Our family has embarked on virtual travels to various countries and regions. To explore these countries and their cultures, we have followed along with the festivals, cooked and eaten traditional foods, learned of traditional handicrafts with hands on exploration, along with many activities to immerse ourselves. Chronicled here are some of these activities.

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Saturday, April 25, 2015

Language in Lebanon & A Few Basic Words

Marhaaba! Salut! Hello!

These three words, all meaning "hello" should be understood by most people in Lebanon - and in terms of English, especially the youth and urban dwellers.

When greeting someone in Lebanon, it's proper etiquette to ask about their family and health.

The official language in Lebanon is Lebanese Arabic, though many speak French as primary or secondary language (vestiges of their colonial past), and the use of English is growing.

Lebanese Arabic is one of the Levantine Arabic languages and is spoken nearly only in Lebanon. (Just as there are many separate languages descended from Latin - French, Spanish, Italian - there are many different families of Arabic languages, and variants and dialects of those).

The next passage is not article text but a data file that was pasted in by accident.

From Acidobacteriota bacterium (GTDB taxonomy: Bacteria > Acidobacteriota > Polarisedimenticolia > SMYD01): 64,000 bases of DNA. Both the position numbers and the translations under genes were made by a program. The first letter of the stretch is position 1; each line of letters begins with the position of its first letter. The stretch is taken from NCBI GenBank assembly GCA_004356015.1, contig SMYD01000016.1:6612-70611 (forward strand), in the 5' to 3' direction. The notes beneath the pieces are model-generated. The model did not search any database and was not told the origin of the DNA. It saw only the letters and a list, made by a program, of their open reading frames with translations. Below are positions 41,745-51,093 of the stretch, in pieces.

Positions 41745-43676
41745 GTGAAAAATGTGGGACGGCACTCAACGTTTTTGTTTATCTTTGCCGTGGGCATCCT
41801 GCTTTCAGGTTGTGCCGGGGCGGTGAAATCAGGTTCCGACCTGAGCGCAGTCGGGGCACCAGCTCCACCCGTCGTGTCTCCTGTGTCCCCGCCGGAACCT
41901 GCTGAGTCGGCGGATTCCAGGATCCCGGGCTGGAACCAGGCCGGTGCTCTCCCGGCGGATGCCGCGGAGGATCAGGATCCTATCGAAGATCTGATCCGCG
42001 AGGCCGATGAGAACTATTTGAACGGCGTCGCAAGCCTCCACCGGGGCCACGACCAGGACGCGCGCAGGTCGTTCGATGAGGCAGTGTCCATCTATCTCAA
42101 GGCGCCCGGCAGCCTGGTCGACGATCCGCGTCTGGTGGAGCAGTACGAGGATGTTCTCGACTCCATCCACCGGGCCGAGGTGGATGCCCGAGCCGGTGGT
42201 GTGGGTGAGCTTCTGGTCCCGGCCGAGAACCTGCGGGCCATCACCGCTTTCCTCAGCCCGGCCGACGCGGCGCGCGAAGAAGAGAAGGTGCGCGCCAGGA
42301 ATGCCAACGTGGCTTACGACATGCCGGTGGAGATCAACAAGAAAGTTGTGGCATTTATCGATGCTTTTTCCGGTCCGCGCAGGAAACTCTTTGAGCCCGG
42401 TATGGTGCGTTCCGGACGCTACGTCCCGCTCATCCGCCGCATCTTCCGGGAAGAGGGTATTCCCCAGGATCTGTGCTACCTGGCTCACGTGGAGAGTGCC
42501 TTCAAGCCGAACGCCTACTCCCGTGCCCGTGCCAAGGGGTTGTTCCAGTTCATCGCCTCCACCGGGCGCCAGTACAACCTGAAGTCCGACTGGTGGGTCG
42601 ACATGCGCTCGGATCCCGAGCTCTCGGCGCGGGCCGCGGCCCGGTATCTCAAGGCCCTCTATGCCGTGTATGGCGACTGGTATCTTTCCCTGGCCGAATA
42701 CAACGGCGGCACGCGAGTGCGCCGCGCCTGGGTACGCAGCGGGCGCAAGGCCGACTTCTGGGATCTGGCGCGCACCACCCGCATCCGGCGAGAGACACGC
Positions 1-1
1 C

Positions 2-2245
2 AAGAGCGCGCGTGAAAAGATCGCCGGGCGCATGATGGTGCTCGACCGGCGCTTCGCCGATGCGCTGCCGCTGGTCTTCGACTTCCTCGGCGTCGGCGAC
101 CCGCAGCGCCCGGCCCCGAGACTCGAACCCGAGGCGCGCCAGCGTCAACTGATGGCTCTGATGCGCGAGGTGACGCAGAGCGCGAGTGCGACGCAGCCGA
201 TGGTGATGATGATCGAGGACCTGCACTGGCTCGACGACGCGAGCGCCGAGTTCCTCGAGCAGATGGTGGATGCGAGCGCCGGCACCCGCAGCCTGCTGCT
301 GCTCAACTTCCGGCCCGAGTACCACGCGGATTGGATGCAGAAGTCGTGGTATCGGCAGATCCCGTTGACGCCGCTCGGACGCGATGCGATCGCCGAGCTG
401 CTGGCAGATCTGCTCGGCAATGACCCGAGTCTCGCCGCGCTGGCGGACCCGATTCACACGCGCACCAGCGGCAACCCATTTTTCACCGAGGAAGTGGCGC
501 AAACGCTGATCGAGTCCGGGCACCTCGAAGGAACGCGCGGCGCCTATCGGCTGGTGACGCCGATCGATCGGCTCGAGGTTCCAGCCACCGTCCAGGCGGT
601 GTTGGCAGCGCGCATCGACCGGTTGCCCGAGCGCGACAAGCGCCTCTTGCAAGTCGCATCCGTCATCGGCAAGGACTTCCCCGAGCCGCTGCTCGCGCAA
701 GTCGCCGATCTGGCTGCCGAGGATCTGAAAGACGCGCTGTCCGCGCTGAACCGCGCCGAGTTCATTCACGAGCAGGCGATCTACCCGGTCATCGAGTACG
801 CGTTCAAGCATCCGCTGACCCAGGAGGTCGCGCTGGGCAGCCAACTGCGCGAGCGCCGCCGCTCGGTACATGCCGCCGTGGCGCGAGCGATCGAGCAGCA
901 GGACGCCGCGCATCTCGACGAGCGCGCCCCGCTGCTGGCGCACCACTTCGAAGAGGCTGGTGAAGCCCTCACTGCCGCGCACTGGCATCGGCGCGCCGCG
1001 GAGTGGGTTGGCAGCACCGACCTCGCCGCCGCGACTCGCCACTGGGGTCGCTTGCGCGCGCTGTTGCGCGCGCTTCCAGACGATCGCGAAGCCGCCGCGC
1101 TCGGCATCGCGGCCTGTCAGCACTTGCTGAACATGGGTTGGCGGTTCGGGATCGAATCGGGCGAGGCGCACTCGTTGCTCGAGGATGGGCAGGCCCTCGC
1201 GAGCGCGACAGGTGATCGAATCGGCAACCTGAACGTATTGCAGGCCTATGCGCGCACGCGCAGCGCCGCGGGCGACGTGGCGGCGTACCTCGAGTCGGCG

What I find particularly interesting is that written Arabic differs from spoken Arabic - in fact, Lebanese Arabic is almost never found in written form except in novels when dialect is used. Formal publications like newspapers, as well as formal speeches, use Modern Standard Arabic, a standardized writing that's recognized throughout the Arab world. Modern Standard Arabic is nearly never heard of in conversation except for use in the news and again in formal speeches. 

Then there's Classical Arabic, the language used in the Quran - many muslims study Classical Arabic with the aim to read the Quran in it's original language. 

Lebanese Arabic is a rather guttural language, with a few sounds that are unfamiliar to us. I can write a transliteration of a word in our alphabet, but it won't give you a sense of it - you need to hear it to learn it. With that in mind, here are two videos from Free Language Videos that can help you learn a few words, like greetings and numbers:

Do you find pronunciation difficult?


  1. I may have said this already but I've just figured out that Lebanon was where the Phoenicians lived. And we've studied them before during our ancient history. Hooray, I'm not so clueless after all!!

    1. Most definitely not clueless! Didn't the Phoenicians invent what became our alphabet? Something I'll be looking into...

  2. There's a reason I took sign language in college.

    1. Good point :) If only it were universally understood!


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